Travelling with your pet

Table of Contents


Lots of us love to travel with our pets but DID YOU KNOW?

Look out for these symptoms:

What not to do when your pet is finding the journey difficult:

How you can help your worrying friend:

Whether it's a road trip to the countryside or on a ferry across the channel, our furballs are a part of the family so it only makes sense to bring them along. However, while we may be excited about the adventure ahead, our pets don’t always share the same enthusiasm. Some can find the experience stressful and uncomfortable - does this sound a little too familiar? Check out our tips and tricks for unsettled pets.

Lots of us love to travel with our pets but DID YOU KNOW?

That’s 1 in 4 of dogs in the UK who struggle with travelling!

Look out for these symptoms:

Our fluffy friends might not be able to shout ‘pull the car over’ but there are some key signs your pet isn’t enjoying the ride:

  • Restlessness: If your pet seems unusually restless or can't seem to find a comfortable position, it could be a sign of distress.

  • Excessive Panting: Dogs, in particular, may pant excessively when they're feeling anxious or uncomfortable.

  • Whining or Pacing: Cats and dogs may vocalise their discomfort through whining or pacing back and forth in their carriers or the vehicle.

  • Vomiting or Diarrhoea: Motion sickness is not uncommon in pets, especially during car rides, flights or boat trips. If your pet vomits or has diarrhoea, it could be a sign of stress.

  • Hiding: Some pets may try to hide or burrow into small spaces when they're feeling anxious. This behaviour is their way of seeking safety and security.

What not to do when your pet is finding the journey difficult:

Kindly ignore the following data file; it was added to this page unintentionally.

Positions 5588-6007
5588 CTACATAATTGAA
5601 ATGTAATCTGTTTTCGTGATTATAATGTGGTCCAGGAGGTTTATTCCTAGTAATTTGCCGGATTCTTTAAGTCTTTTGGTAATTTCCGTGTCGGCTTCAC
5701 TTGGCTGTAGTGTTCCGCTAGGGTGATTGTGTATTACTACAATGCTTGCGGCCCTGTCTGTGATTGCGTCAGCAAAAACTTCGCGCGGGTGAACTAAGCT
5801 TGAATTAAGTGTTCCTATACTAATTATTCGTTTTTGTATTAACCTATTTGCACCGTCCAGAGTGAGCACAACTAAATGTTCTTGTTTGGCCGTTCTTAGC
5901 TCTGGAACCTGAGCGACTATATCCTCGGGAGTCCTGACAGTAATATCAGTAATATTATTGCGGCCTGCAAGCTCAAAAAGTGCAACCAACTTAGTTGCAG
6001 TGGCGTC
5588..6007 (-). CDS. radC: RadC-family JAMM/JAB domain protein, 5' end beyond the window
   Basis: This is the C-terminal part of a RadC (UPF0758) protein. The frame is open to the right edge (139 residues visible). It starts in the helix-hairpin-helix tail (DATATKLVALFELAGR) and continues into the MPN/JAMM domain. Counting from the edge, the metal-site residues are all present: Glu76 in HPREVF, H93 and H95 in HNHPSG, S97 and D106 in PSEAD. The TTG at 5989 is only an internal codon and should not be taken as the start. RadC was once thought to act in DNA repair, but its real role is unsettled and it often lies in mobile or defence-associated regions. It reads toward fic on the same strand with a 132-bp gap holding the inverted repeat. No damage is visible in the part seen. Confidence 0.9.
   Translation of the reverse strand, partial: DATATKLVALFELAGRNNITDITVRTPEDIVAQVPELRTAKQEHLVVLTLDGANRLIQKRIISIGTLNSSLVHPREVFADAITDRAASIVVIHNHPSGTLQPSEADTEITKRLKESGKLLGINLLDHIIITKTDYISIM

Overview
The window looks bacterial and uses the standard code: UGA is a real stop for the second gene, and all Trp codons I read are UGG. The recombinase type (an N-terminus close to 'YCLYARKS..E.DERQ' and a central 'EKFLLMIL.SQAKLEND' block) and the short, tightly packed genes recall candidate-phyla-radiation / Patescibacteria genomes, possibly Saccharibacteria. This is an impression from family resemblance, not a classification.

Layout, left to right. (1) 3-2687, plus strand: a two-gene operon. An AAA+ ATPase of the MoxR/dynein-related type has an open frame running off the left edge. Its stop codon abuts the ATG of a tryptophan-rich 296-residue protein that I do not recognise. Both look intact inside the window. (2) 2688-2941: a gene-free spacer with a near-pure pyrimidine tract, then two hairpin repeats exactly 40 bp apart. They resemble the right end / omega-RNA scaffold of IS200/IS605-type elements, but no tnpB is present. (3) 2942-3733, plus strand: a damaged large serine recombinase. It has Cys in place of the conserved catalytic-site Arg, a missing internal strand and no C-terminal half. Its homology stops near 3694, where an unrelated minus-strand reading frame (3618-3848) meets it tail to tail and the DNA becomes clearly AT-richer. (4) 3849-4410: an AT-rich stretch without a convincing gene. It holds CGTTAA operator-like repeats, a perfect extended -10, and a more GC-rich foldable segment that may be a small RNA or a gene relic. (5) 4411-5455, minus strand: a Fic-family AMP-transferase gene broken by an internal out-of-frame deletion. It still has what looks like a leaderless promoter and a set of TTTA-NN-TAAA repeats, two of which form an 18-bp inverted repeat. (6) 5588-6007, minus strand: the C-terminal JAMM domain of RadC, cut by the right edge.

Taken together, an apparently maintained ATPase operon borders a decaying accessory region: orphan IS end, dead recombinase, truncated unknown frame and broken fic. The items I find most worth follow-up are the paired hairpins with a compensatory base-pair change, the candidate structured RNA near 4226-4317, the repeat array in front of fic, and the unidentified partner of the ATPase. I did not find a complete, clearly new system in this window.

• Ignore their distress: It's crucial not to dismiss your pet's distress signals. Ignoring their discomfort can exacerbate their anxiety and make the journey even more stressful for them.

  • Force them into unfamiliar situations: If your pet is showing signs of distress, avoid forcing them into unfamiliar situations such as crowded airports or busy rest stops. Instead, try to create a calm and familiar environment for them.

  • Leave them alone for prolonged periods: If you're travelling by air or train, avoid leaving your pet alone in a carrier for a long period of time. This can heighten their anxiety and lead to further distress.

How you can help your worrying friend:

  • Start with baby steps

    If your pet is not accustomed to travelling, start by gradually exposing them to the car or carrier in the weeks leading up to your trip. This can help them become used to the experience and really reduce their anxiety.

  • Don’t forget their favourite toy

    Bring along familiar items such as their blanket, favourite toy, or bedding to give them a sense of security during travel.

  • Calming goodies

    Calming supplements and treats can give that helping hand for your pet to feel more calm, like the Itch Calming Supplement for Cats and Dogs.

  • Moderate and meditate

    Give relaxation techniques a go with your pet, try deep breathing or gentle massage to help them relax during the journey.

  • Regular pit stops

    If you're travelling by car, make frequent stops to allow your pet to stretch their legs, use the bathroom, and get some fresh air. This can help break up the journey and alleviate stress.

  • Help your pet before the journey begins

    Pheromone sprays and diffusers can assist natural calming in your pet, like the Itch Chill Out for Cats to use at home before your trip.

As an extra member of the family, we want our pets to tag along and go on all the wonderful trips with us. It’s only fair then for them to have a comfortable journey and be given any support they may need. There’s no harm in having a pet travel routine - take a leaf out of ‘Airport Dads’ book and be prepared!

Where we got the facts from:

*Hounslow Vets, 2019, Source: 


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